Truth, be it personal, revealed or scientific is in all its forms, beyond all doubts, our fine, vital value and affirming, what we believe or not is the emblem of human freedom. However, what about other people’s freedom? Do we allow them a right to be wrong?
The paradox is that my best, unquestionable, justified, truth, the one made sacred because it is proved by Science, Faith, Political creed, or by my hard earned Business, my eyes and ears, by my life, leaves no place for another. Whatever differs from it is error. Be it, but then, we need a tolerant rule of conduct concerning error.
As Tibor Machan found the tendency,  “We have no choice but to think that everyone with whom we seriously disagree is wrong.” He found that others, the wrong ones, are usually considered “not favoured with the truth by God,.. mislead by the devil,.. too stupid of feeble minded to grasp the truth...brain-damaged... victims of various obsessions, in desperate need to be different or rebellious.” In the best case they must be improperly or incompletely informed or too lazy and wishful to think things over. Some of these explanations may be right sometimes but the whole seems to me terribly suspect: rational but unreasonable.
I do not feel able of certainty about the cause of such different and irreducible beliefs of what truth is in important matters; maybe some free, undecidable choices are involved or some unaccounted differences in logical level and point of view. When I look at truth as a person, I see first of all a moral value. This value should have an obligation to coexist, reasonably rather than rationally, with other moral values like respect, freedom and peace.
If you have a birth right to exist you also have the right to draw a line anytime and to believe now what seems certain and justified to you and to express your truth; and also to say that you do not believe that which you don’t. Provided that you listen truly when other people come with their truth or claim to prove that you are not right; that you respect the same rights of other people when you do not believe their beliefs.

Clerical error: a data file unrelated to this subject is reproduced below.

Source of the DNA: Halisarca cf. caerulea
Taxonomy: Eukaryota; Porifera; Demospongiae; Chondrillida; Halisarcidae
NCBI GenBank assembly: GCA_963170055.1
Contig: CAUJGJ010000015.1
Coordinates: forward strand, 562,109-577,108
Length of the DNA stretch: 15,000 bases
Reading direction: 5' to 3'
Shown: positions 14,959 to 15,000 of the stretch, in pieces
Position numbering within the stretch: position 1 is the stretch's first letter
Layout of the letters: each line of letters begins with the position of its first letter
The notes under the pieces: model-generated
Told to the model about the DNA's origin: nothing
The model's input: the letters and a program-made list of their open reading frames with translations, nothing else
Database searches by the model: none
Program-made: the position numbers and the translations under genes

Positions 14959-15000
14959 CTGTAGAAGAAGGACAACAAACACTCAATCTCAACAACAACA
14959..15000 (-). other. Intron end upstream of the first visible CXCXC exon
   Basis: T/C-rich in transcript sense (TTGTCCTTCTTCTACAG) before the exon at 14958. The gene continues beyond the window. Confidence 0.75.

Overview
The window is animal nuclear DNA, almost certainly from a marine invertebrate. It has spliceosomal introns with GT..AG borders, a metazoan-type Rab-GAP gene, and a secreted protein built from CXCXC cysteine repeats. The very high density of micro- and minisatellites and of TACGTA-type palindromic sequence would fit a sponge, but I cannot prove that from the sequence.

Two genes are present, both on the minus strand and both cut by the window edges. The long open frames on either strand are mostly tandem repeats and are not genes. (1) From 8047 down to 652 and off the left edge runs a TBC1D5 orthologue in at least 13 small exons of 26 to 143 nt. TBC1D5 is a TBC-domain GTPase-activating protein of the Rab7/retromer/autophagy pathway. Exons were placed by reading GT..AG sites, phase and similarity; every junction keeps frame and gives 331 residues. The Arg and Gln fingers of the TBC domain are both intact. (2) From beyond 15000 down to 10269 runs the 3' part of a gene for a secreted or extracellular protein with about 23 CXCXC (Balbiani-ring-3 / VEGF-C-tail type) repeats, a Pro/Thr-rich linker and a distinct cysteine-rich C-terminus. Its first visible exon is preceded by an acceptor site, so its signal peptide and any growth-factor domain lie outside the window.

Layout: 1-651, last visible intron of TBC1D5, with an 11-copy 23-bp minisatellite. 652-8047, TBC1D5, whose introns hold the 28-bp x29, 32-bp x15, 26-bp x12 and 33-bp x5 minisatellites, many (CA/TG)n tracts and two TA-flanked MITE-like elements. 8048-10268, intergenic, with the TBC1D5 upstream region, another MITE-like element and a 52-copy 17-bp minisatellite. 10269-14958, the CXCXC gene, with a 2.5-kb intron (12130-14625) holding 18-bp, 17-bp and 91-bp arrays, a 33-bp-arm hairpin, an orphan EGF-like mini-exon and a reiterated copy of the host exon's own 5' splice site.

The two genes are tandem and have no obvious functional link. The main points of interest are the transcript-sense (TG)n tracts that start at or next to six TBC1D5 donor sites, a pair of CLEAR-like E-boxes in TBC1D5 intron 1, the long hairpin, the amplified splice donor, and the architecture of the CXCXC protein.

What counts for me more than why contradictory truths are professed, is to choose what to wisely do when we face such diversity.
My life solution is moral and emotional, fit for everyday life: to agree respectfully that we disagree and to affirm the right to be wrong, as long as one does not force ones unquestioned belief on other people and while requesting the respect to be mutual; to live calmly in the presence of difference, contradiction and error without an urge to kill. This requires a belief that divesity and otherness are good. It also requires self-control and much practice.
* You will imagine that I do not tackle this great subject of the philosophers with a pretense that I know better. What I seek is common sense and practical wisdom that would make our life better.
 La Bocca della Verità (Photo cc Roughneck) at the portico of the church of Santa Maria in Rome, Italy. The legend of the Mouth is its role as a lie detector; in the Middle Ages, folklore has asserted that if one told a lie with his hand in the mouth of the sculpture, it would be bitten off.
[1a] "Intolerance is the natural concomitant of strong faith; tolerance grows only when faith loses certainty; certainty is murderous." Durant, W The Story of Civilisation, Vol IV - The Age of Faith, Simon and Schuster, New York, 1950, p. 784
 Künne, Wolfgang, Conceptions of Truth, Oxford University Press, Oxford, New York, 2003
 Machan Tibor, Why is Everybody Else Wrong? - Explorations in Truth and Reason, Springer, New York, 2011